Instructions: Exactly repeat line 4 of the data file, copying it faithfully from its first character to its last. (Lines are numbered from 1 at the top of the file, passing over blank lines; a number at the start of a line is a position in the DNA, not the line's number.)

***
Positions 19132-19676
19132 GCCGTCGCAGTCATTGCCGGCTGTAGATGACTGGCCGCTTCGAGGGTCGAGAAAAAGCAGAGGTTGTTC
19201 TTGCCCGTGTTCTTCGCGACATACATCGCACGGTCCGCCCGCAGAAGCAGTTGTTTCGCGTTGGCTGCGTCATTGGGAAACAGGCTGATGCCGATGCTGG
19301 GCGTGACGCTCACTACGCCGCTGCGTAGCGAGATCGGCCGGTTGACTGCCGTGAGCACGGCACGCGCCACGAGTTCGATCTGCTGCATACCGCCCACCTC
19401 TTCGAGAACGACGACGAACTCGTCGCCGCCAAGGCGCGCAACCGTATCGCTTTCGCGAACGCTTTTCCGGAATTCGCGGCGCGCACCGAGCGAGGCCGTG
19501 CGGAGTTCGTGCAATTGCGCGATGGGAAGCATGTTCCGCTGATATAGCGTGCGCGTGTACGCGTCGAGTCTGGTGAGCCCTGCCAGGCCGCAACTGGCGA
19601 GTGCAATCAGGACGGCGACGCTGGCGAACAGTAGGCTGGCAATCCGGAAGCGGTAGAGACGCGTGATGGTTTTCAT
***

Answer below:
19301 GCGTGACGCTCACTACGCCGCTGCGTAGCGAGATCGGCCGGTTGACTGCCGTGAGCACGGCACGCGCCACGAGTTCGATCTGCTGCATACCGCCCACCTC